Spiritual Disciplines: Read the Bible

By Danny Saavedra

This article is part of a series of articles on spiritual disciplines that help us grow spiritually, grow in the grace and knowledge of our Lord Jesus Christ, become more like Him, and live in such a way that please Him and draws others to Him!  

Today, we’re looking at one of four key, essential practices all centered around the Word of God . . . the Bible. Today, we’re going to begin learning how to base and build our lives on the Word of life!

Why Did God Give Us the Bible?

The Bible is the primary way God has chosen to reveal Himself to us. It’s the chief vehicle He uses to tell us who He is and to explain His heart, mind, character, nature, and will. I’ve heard it said before that when you engage with Scripture, not only are you reading the Bible, but the Bible is reading you! That’s why Hebrews 4:12 (NIV) tells us, "For the word of God is alive and active. Sharper than any double-edged sword, it penetrates even to dividing soul and spirit, joints and marrow; it judges the thoughts and attitudes of the heart.” Ephesians 5:26 tells us that we are sanctified and washed by the Word.

Over and over, Jesus tells us if we know Him then we know God and have seen God. And the primary way we get to know Jesus is through the Bible. It’s His powerful, authoritative, enlightening, and life-changing self-expression. It’s the very breath of God on each page! 2 Timothy 3:16–17 (NIV, emphasis added) declares, “All Scripture is God-breathed and is useful for teaching, rebuking, correcting and training in righteousness, so that the servant of God may be thoroughly equipped for every good work.”

In the same way that time spent and communication with my wife are essential for me to know her, the same is true with the Bible as it pertains to knowing the Lord! My friends, without true devotion to the Bible, we will quickly lose sight of the genuine gospel and the real Jesus! Without hiding His Word in our hearts, we won’t be able to recognize His voice when He speaks!

It’s truly a remarkable thing, an incomprehensible gift from the Lord, that we even have a Bible we can read whenever we want! It’s a blessing beyond my ability to express it to you.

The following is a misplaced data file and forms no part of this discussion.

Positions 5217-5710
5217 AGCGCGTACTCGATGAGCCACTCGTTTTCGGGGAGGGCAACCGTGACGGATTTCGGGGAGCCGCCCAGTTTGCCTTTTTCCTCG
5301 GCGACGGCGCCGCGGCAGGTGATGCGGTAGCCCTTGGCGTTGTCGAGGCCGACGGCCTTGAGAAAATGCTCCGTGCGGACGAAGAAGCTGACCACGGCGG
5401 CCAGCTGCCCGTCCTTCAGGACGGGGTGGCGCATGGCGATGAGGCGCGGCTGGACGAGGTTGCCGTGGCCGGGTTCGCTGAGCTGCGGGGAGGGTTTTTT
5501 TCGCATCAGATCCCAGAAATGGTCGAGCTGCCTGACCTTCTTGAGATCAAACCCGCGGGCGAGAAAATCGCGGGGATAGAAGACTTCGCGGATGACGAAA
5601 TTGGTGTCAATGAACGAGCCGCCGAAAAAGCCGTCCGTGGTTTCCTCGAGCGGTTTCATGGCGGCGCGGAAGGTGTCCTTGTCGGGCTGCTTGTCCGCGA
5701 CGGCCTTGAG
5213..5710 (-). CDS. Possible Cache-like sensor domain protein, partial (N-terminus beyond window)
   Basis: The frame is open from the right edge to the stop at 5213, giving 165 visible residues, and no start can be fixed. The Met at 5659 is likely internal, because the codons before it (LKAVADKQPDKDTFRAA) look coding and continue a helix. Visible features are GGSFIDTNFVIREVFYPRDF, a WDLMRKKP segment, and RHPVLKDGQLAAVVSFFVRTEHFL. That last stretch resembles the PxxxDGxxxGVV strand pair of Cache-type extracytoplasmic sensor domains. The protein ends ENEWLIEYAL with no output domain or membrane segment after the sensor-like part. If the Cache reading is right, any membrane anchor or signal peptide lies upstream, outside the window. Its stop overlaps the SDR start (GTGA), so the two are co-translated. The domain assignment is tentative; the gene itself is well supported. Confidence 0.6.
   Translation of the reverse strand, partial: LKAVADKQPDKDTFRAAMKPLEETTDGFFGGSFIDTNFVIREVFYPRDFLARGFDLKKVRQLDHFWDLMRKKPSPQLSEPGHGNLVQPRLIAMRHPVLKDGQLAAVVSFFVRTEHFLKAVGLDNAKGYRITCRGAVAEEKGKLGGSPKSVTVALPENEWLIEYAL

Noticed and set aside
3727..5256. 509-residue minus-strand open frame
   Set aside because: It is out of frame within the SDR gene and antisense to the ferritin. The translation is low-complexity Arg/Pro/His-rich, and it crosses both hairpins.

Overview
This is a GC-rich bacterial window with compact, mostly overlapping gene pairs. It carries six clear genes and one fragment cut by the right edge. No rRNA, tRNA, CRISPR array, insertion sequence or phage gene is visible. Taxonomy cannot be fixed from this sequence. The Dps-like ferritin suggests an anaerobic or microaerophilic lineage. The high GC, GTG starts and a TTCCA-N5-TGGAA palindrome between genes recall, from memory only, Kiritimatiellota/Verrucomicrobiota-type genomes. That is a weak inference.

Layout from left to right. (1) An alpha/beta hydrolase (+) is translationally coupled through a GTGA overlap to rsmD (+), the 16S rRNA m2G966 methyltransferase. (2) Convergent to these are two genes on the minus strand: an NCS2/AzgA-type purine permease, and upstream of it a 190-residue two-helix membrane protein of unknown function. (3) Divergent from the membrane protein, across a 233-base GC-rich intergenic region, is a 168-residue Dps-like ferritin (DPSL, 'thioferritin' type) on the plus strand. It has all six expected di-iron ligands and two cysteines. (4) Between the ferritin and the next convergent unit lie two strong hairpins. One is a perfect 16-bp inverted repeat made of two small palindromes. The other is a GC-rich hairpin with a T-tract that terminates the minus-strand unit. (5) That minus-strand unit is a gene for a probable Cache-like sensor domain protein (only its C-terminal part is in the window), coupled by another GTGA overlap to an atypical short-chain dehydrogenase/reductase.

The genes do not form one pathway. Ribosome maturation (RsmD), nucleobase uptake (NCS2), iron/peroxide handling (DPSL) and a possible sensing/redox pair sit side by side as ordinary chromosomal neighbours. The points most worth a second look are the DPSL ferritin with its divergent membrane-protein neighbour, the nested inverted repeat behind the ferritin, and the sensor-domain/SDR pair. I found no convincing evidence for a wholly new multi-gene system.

For almost all of human history, dating back to the Old Testament and through most of church history up until a few centuries ago, and even today in many places around the world, Christians have not had their own personal copies of the Bible. They had to gather to hear someone read it to them. Some didn’t have a copy to read, but had to recite it from their memories—rabbis, scholars, priests, and Pharisees would literally memorize the Torah, the first five books of the Bible! It really puts Paul’s instruction in 1 Timothy 4:13 (NIV) to “devote yourself to the public reading of Scripture” into perspective, doesn’t it? Because the public reading of Scripture was all most believers had since the dawn of the Church!

But now, we have printed Bibles and Bible apps at our disposal. In fact, many of us have various Bibles in our homes and maybe even one or two different Bible apps on our phones and tablets. We have priceless access to God’s living Word and, sadly, we so frequently neglect it.

I pray that during this unique season where many of us find we have more free time available, that we would invest this time into our relationship with Jesus, into a deeper knowledge of and intimacy with Him; that we would soak our lives in the voice of God that is revealed to us through the Word of God by the Spirit of God. 

So, what does this look like practically? Well, there’s a few time-tested, foundational practices that have helped strengthen many believers relationship with the Lord, but today we’re going to discuss where everyone should start:

Read the Bible

I bet you were expecting some other grand revelation or profound piece of advice. It sounds too simple, right? Here’s the thing: It is simple . . . and it should be! It’s simple but significant, and it needs to be said. Read your Bible!

Reading vs. Studying the Bible